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Command Culture

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In Command Culture, Joerg Muth examines the different paths the United States Army and the German Armed Forces traveled to select, educate, and promote their officers in the crucial time before World War II. Muth demonstrates that the military education system in Germany represented an organized effort where each school and examination provided the stepping stone for the next. But in the United States, there existed no communication about teaching contents or didactical matters among the various schools and academies, and they existed in a self chosen insular environment. American officers who finally made their way through an erratic selection process and past West Point to the important Command and General Staff School at Fort Leavenworth, Kansas, found themselves usually deeply disappointed, because they were faced again with a rather below average faculty who forced them after every exercise to accept the approved "school solution." Command Culture explores the paradox that in Germany officers came from a closed authoritarian society but received an extremely open minded military education, whereas their counterparts in the United States came from one of the most democratic societies but received an outdated military education that harnessed their minds and limited their initiative. On the other hand, German officer candidates learned that in war everything is possible and a war of extermination acceptable. For American officers, raised in a democracy, certain boundaries could never be crossed. This work for the first time clearly explains the lack of audacity of many high ranking American officers during World War II, as well as the reason why so many German officers became perpetrators or accomplices of war crimes and atrocities or remained bystanders without speaking up. Those American officers who became outstanding leaders in World War II did so not so much because of their military education, but despite it.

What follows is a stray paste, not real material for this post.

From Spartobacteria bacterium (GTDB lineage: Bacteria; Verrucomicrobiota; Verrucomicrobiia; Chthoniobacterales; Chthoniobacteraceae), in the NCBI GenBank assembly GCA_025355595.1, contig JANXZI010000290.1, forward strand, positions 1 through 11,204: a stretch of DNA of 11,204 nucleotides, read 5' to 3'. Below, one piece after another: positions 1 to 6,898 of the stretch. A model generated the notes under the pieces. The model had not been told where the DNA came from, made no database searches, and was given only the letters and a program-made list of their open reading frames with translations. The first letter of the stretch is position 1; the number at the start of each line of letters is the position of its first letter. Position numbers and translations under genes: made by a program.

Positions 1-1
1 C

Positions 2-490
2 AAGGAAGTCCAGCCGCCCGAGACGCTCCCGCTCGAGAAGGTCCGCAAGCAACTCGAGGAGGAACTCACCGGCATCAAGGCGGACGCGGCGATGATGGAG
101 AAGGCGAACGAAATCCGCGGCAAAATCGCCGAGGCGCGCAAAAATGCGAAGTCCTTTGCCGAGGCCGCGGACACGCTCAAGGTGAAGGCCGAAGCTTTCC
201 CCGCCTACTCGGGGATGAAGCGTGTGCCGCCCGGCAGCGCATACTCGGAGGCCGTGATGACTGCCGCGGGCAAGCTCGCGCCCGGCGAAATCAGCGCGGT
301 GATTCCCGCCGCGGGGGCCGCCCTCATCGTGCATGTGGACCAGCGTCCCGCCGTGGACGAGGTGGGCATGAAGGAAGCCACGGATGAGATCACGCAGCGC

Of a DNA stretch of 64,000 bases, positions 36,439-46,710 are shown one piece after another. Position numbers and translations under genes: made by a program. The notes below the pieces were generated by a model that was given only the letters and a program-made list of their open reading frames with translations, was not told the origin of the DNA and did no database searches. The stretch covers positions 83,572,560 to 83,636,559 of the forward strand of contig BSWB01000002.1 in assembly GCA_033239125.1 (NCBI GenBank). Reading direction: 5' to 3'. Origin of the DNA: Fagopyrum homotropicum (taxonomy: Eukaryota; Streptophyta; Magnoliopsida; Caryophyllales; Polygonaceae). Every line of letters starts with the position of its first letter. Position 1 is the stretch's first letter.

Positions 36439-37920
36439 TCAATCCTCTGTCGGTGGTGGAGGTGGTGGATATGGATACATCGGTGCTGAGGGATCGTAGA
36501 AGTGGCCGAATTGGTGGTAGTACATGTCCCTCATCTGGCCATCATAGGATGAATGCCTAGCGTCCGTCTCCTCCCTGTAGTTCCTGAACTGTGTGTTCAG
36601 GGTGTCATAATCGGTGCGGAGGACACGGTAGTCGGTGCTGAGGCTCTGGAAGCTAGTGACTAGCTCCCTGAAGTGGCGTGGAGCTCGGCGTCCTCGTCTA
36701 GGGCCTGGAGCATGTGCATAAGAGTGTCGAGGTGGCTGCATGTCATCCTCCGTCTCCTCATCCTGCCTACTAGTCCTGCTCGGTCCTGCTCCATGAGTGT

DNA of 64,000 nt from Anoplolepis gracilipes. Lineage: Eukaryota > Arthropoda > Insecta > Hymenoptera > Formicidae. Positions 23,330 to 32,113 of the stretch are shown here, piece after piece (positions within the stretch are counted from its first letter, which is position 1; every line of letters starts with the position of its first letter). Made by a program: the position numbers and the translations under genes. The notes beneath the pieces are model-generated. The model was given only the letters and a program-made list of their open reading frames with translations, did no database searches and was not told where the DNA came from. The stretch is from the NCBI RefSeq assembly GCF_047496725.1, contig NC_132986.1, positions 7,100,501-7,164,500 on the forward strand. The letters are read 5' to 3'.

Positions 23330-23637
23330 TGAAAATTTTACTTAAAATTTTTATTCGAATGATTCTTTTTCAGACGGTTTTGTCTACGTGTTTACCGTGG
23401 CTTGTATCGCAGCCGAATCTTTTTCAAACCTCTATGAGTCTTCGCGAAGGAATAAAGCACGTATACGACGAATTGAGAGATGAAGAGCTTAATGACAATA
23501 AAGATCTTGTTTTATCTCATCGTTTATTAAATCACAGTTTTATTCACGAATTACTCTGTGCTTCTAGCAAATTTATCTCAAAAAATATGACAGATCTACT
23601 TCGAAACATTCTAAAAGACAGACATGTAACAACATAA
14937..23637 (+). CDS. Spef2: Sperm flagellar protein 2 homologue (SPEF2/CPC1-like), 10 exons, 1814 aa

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1. Prelude: Military Relations between the United States and Germany and the Great General Staff Fantasy

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Prelude: Military Relations between the United States and Germany and the Great General Staff Fantasy

“The German Army has been busy since the War, as it always was busy before the War, in developing new weapons or new applications of old ones, new tactics and new methods of training.”1

—Thomas Bentley Mott, U.S. military attaché to France at the turn of the twentieth century

“We are indebted to the Germans for this system of teaching the art of war, now gradually working its way into our own Army.”2

—Annual Report of the Commandant, U.S. Infantry and Cavalry School, 1906

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t has been stated that “no other army in history has ever known its enemy as well as the American army knew the German army when the Amer­ icans crossed the Rhine River and began their final offensive.”3 While the

U.S. Army might have known a lot, it understood little.

The German Army—and before that the Prussian—has been a source of inspiration and education and even a role model for the U.S.